With a packed dancefloor welcoming a host of well-known acts and multiple bars and restaurants, Weymouth Pavilion was the place to be in the town in terms of entertainment during the 1960s.  

Originally built in 1908, the Pavilion was taken over by the military where it was used to manage thousands of allied forces that were using the port in the Second World War.

The site was damaged during the war, and during repairs, the building set on fire.  After the council put in a successful claim for insurance, a whole new site was built.

Dorset Echo:

Unearthed pictures courtesy of a tourist guide for Weymouth that was printed around 1965 in Winton, Bournemouth shows what the ‘new’ Weymouth Pavilion looked like during its golden age.

Dorset Echo: The Pavilion reopened its doors in 1960 and was the hub of the seaside town as it welcomed huge numbers of tourists spending their summer basking in the Weymouth sun.

The building incorporated a theatre, ballroom, restaurant, roof garden, licensed bars, whilst commanding spectacular views of Weymouth Bay.

Famous bands featured on the stage with a packed dancefloor in the ballroom during the summer season. The ballroom, now known as the Ocean Room, still has the same maple dance floor that was opened by mayor and mayoress Mr and Mrs Edgar Wallis.

Dorset Echo: During the period bands such as Pink Floyd, who rocked up to the Pavilion on October, 13 1967, performed in front of a full house.

English comedian Benny Hill performed at the reopening of the Pavilion in 1960. His photograph was taken by Graham Herbert at Weymouth Pavilion in 1960.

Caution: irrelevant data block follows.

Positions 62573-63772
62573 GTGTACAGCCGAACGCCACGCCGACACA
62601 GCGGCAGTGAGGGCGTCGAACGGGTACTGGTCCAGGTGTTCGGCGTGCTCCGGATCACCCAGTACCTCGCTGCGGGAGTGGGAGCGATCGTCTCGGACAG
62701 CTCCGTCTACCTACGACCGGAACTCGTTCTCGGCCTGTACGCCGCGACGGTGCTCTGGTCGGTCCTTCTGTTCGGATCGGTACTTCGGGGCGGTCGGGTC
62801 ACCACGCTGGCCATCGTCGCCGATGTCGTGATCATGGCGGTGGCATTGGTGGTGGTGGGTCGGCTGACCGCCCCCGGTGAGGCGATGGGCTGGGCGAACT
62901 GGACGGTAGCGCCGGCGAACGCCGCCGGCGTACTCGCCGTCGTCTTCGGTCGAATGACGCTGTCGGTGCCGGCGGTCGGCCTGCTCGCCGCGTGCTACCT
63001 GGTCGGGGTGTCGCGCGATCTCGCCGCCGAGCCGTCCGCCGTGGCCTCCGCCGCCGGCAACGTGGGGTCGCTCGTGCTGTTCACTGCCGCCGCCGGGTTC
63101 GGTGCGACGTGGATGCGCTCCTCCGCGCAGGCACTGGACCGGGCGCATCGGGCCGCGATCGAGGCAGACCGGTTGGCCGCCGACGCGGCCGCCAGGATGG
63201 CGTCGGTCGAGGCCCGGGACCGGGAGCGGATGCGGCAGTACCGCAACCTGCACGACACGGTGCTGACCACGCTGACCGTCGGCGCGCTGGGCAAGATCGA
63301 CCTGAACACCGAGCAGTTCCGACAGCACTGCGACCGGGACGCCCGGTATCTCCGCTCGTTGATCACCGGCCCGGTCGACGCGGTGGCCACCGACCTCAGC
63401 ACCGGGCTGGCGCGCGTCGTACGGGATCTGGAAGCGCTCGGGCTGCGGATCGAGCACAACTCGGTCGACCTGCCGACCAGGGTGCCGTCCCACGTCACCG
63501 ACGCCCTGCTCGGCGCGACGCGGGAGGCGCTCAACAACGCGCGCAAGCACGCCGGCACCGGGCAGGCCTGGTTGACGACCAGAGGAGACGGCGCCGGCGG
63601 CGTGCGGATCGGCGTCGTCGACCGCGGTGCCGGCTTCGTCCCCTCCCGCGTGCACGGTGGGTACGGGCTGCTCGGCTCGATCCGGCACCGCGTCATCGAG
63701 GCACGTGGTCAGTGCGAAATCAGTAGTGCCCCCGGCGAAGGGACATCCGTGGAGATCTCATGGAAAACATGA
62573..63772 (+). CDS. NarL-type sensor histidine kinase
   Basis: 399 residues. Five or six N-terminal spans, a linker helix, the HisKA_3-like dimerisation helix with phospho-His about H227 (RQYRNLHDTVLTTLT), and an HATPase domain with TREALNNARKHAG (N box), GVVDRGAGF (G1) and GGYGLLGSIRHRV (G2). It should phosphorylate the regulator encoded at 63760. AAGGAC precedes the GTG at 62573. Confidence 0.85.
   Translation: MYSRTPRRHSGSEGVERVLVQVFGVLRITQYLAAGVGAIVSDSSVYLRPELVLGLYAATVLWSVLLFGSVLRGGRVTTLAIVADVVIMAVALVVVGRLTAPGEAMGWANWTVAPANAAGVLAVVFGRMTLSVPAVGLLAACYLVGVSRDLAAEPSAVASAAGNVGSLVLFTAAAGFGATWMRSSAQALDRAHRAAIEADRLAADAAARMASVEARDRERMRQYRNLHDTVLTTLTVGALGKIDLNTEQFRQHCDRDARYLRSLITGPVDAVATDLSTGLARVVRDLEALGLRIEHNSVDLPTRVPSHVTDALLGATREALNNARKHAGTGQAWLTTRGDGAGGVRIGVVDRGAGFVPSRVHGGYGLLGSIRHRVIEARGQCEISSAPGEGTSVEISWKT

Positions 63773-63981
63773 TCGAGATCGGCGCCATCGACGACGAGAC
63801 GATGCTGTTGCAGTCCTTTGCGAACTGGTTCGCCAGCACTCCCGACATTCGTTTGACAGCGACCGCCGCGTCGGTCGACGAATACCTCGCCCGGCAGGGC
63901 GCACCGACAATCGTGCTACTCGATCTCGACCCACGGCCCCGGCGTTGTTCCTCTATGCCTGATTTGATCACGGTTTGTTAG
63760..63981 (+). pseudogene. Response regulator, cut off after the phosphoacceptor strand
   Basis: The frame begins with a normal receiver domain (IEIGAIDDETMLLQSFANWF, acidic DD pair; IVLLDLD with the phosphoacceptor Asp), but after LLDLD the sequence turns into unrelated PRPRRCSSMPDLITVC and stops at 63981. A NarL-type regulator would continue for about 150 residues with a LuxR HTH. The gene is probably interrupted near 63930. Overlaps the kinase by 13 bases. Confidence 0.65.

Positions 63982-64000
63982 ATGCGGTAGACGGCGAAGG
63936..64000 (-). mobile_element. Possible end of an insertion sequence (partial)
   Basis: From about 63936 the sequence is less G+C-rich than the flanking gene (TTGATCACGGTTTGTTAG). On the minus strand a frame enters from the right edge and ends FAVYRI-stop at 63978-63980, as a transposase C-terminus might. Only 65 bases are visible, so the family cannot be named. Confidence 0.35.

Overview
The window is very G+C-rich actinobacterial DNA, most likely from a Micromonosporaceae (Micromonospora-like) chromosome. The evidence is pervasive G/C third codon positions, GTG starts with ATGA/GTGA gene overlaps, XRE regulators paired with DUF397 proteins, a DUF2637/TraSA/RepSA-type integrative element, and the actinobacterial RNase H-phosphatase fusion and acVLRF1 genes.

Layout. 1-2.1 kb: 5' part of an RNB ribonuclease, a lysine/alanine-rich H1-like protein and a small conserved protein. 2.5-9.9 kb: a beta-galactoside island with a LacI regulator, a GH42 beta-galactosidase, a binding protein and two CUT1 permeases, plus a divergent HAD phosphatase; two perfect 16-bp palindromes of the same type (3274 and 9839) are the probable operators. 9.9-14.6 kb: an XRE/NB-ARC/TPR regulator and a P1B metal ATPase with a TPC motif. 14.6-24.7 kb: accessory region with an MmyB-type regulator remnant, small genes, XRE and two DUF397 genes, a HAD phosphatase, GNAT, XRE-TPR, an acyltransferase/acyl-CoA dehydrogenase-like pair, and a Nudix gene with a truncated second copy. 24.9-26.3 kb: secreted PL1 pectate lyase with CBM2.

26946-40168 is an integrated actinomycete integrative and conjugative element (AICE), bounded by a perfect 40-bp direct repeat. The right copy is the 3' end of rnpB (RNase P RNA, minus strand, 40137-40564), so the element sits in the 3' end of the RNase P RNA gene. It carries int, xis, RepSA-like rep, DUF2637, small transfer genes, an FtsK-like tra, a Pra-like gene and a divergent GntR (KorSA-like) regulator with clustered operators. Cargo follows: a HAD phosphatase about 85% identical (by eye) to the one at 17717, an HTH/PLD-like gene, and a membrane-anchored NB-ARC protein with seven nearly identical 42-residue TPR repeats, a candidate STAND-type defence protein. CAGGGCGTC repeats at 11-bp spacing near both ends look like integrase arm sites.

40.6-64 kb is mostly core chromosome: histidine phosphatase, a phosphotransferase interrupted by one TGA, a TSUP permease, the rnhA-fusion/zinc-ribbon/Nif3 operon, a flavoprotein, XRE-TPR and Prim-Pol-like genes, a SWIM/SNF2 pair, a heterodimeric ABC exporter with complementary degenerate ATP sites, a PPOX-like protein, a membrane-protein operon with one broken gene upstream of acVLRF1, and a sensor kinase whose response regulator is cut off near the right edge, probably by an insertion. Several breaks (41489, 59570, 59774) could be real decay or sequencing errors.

Dorset Echo: Star Hughie Green also took to the stage in the era.  

Dorset Echo: Music Hall Tavern Nights were hugely popular in the Pavilion during the era, with locals packing the hall to watch the stars perform. Conferences were also held in the building. 

Weymouth Pavilion also had an annual summer show, where celebrity concerts with famous stars of the stage, TV and radio would attend, whilst orchestras, operas and stage plays would also be performed in this entertainment hub.

Dorset Echo: There were also deck bars on the Promenade side, with a fully licenced bar downstairs.

Dorset Echo: Later on in the decade, successful business couple Godfrey Chapman and his wife Liz held fashion shows at the pavilion, using students from Weymouth College. 

What are your memories from the Pavilion during this era? Who did you go out and see?